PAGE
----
Discover Prambanan Temples - Yogyakarta
When visiting Indonesia, most tourists would find themselves strolling around the country’s most popular attractions. Although these places do define the nation’s culture, history, and the like, there are other places located in the city, that give the locals their individuality. These destinations might not be flocked by majority of the public, but because of this, there are places for visitors, who specifically want to explore the country’s roots in peace. The Prambanan Temple Compound in the city of Yogyakarta is the place to be if you are the type of traveler, who wishes to explore Indonesia’s Hindu trail in silence. Not only is it one of the biggest in the whole of South East Asia, but it is also a UNESCO World Heritage Site.
Locally known as, Roro Jonggran, Prambanan welcomes its visitors by enthralling them with its towering presence. Its tiered design that pierces the heavens above is always an architectural marvel to behold. However, to truly appreciate the detailed stonework, one must step inside one of the temples, and immerse themselves with its historical beauty. Originally, there were about 240 temples that stood within Prambanan’s 38.9 hectares, but today, only 8 main temples, 8 small shrines, and only 2 of the original 224 pervara temples remain today. Prambanan is divided into three zones: the outer, middle, and the holiest of them all, the inner zone.
One of the greatest things about this destination is that it is easy to navigate. With most of the major temples built within the inner zone, visitors will have no problem covering the entire site. These temples, of course, are the main attraction, with the most popular one being Shiva’s temple. This structure is the tallest and largest in the whole complex, and its most exquisite one. Its shrine is located at its center and contains five chambers – some of which storing statues of their beloved idols, like Shiva Mahadeva, and its walls are adorned with bas-reliefs, depicting the tale of Ramayana, in which travelers can follow the story if they enter from the east side.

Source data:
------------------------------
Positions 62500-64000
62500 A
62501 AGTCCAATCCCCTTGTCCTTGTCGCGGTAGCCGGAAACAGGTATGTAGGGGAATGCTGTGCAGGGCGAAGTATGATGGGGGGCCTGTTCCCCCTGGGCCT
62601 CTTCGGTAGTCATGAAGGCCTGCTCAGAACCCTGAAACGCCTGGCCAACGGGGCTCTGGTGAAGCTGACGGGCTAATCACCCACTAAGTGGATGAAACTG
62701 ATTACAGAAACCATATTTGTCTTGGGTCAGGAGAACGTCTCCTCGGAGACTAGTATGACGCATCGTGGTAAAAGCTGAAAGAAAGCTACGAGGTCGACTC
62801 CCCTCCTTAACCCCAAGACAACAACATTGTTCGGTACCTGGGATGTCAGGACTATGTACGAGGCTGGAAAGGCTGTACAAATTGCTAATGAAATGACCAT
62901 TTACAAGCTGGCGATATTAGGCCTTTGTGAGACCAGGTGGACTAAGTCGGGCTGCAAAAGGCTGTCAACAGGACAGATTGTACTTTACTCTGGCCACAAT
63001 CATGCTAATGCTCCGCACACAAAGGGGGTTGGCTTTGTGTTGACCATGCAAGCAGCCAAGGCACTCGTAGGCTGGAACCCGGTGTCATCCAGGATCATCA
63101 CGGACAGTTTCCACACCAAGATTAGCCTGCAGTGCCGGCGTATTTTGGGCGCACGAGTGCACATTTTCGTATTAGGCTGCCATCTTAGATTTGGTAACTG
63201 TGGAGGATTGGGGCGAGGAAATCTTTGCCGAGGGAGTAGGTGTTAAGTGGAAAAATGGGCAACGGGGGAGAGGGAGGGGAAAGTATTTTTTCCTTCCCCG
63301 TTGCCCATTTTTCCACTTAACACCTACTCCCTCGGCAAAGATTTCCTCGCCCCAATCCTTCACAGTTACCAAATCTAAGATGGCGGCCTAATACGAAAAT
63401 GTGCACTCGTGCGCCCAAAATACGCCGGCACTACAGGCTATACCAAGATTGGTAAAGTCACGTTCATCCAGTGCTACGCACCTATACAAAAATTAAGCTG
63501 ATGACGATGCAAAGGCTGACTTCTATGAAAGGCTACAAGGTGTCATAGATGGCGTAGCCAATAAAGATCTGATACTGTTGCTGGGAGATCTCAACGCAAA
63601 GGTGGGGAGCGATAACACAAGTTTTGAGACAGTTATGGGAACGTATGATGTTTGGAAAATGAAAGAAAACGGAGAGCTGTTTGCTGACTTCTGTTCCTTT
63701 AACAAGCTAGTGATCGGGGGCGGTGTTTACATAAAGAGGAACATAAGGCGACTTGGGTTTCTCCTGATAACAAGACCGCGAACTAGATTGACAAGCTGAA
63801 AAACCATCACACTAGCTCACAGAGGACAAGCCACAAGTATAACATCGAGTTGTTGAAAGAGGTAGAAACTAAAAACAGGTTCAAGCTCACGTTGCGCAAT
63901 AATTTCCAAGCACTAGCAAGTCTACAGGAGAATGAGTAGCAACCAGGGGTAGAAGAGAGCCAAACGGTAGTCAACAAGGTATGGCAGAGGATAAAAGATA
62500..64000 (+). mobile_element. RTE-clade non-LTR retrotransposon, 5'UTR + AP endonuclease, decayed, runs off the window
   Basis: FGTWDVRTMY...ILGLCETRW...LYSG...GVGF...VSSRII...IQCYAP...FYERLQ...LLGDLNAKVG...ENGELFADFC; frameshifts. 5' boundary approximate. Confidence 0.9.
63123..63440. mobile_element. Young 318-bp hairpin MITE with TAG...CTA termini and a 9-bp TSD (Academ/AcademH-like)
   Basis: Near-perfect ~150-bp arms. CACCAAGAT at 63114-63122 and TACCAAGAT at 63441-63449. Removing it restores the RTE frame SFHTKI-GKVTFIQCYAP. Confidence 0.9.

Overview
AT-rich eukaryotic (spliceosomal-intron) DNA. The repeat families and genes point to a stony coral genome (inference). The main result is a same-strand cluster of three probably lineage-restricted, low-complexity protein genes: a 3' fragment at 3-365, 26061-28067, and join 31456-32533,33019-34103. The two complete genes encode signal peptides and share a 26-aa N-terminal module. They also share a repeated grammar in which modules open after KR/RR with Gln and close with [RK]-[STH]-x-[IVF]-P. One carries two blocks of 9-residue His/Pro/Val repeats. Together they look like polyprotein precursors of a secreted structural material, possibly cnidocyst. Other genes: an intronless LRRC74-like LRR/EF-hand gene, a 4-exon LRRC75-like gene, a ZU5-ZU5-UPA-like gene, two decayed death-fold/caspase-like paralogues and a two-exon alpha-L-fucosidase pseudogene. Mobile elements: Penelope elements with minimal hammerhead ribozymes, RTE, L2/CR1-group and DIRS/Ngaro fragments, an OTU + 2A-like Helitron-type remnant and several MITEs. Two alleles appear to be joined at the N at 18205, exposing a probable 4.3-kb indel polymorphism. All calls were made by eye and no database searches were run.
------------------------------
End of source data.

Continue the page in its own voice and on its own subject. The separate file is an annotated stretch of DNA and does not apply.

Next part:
To get to the Prambanan Temple Complex from the city of Yogyakarta, Trip Guru suggests that you hire a private car to Klaten, and from there, walk to the temple entrance; or ride a becak for about 10,000 IDR, and the driver will drop you off at the entrance gate of the temple. Prambanan is open daily from 6:00AM to 6:00PM, and admissions cost around 252,000 IDR and 126,000 IDR for registered students.
What our experts tell about this experience.
I actually thought that staying within the inner zone would not offer me much, but I was completely wrong. Yeah, it was pretty easy to go around, but the temples are something else. Their mystery is as grand as their sizes. My favorite part was when I got to go inside one of them. Seeing the sculptures of their beloved idols is a priceless experience.